Job Offer

Take The Job Offer Or Wait For Something Better?

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You’ve been dreaming of the moment when you hear those sweet words, “We want to extend you an offer!” But that moment of career bliss can quickly turn to deep anxiety if the job offer comes from your number two or number three choice.

Related: Understanding The Job Offer Letter And Package

Should you accept the sure thing, or should you risk it all for a potentially better opportunity by declining?

The Eternal Debate: Take Job Offer Or Wait For Something Better?

It might be tempting to accept an offer with the intention of backing out later if you hear back from a better company. But it’s a small world; you never know when you’ll need to cross that burned bridge.

We’ve rounded up the best advice from top career experts to help relieve some of your anxiety when you’re balancing multiple job offers.

1. Ask For More Time

You have more power than you think, says career expert Hannah Morgan, also known as Career Sherpa. Every reasonable employer expects the candidate to take some time to think about the offer. This is a huge decision – and no one expects you to jump at the opportunity.

Laura Jacobs, internship coordinator and career liaison at University of Wisconsin—Whitewater, would agree with Morgan suggests asking for more time. “Can you reasonably delay the decision until the other interviews have taken place and offers are made on those?” Jacobs suggests. Of course, this would be an ideal situation. If timing doesn’t seem to be on your side then…

2. Go For Your No. 1 Choice

You’ll never know until you try. And taking the first offer (if it’s not your number one choice) means living with that decision for the rest of your career.

“If timing isn’t in your favor and one of the upcoming interviews is with an organization you REALLY want to work for, then you have to make the risky choice to decline the first offer and hope for the best on the upcoming interview,” Jacobs says.

While you’re faced with this tough decision, remember that the offers on the table are not the end all, be all. If you feel confident about interviewing with your number one company, then you should go all in, especially if you’re a young professional.

You’ve likely got your family as a safety net and the fewest responsibilities you’ll ever have in your life. Work hard and take the plunge.

3. Always Keep Your Word

Jacobs along with several other career experts agree that rescinding an acceptance is extremely flighty, unprofessional and just a bad idea.

They have likely “turned other candidates loose by that point, as well as invested time and money in preparing for your arrival, so reneging on your acceptance would burn that bridge to a crisp,” Alison Green, career and management advice columnist for Ask a Manager, said in an article for U.S. News and World Report’s On Careers.

So, keep your word. Above all, don’t risk tarnishing your reputation.

Related Posts

How To Decline A Job Offer
10 Reasons Why You’re Not Getting The Job Offer
You Only Have 3 Seconds To Get The Job Offer? Yikes!

 

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5 comments

  1. I had been unemployed since April. I had a few positions that I was waiting to hear back from and did just that, where I put a company off for a period of time to see if those other opportunities would come in. Unfortunately, I did not get an offer from either company and ended up taking the other job. It was not the ideal job, but I needed to take a job so we didn’t get further behind on our bills. I am still looking for another job but have been with this company since October. My question is, is it better to live this job off my resume, as I have only been there for about 5 months, or add it to my resume? The reason I asked is I have had many job changes due to positions being eliminated or companies being acquired. The position is not really related to my previous experience and I am afraid it will just look my resume look worse. Which looks worse to be unemployed for almost a year or another position for 6 months?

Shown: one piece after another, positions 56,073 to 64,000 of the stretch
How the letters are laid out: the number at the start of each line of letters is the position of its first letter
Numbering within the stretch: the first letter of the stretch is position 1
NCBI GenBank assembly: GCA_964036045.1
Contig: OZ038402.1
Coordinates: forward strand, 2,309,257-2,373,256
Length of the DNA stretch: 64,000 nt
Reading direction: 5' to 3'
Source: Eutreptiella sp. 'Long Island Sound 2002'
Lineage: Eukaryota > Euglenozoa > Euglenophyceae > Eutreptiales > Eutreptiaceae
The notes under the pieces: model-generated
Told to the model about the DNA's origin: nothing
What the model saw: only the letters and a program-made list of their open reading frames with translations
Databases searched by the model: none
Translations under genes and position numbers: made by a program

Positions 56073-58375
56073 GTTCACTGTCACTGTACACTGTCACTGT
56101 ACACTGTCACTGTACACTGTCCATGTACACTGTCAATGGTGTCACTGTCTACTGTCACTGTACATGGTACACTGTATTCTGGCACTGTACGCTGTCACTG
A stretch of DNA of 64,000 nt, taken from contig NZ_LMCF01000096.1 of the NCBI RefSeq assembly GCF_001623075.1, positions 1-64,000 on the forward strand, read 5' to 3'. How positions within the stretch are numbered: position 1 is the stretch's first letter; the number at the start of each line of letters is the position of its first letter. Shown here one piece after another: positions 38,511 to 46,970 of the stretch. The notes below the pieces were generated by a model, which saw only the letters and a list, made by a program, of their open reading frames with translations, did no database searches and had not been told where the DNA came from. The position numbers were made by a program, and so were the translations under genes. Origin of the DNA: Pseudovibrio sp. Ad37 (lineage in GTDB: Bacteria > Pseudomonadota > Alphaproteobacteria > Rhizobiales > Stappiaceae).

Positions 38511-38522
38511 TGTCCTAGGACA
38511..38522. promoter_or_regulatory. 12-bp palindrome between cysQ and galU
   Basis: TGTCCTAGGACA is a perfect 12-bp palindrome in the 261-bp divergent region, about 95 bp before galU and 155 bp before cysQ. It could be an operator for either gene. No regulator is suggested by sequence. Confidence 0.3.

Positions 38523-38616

Thank you,

    Kathy

    • Kathy,

      It’s good to know you’re thinking carefully about what to include on your resume. There are a few different ways our career experts can lend you a hand.

      1.) You could ask your question in our new Career Advice Forum, where we have 9 experts (including J.T.) doling out advice for anyone seeking it.

      2.) Our FREE live Q&A web show on Tuesdays at 1PM Eastern Standard Time would be a great place to get your question answered. The show will be held on the CAREEREALISM homepage. You will be able to post your questions in the chat section for a chance to get them answered live by J.T.

      You can submit your questions early here.

      3.) For career assistance, please check out our sister site, CareerHMO, and learn more about our Job Search Accelerator Program (JSAP). You have the chance to get one-on-one coaching, group career coaching, and access to hundreds of hours of video and articles aimed at getting you the job you deserve.

      If you have any other questions, please feel free to let me know. I am here to help!

  2. The people who offered it to you first are usually the ones who are the most decisive and who want you more. Go with those who want you!

  3. In my experiences I can say that most of the job interviewers are not at their best. They are simply smart looking and just follow what the book tells them what to do.

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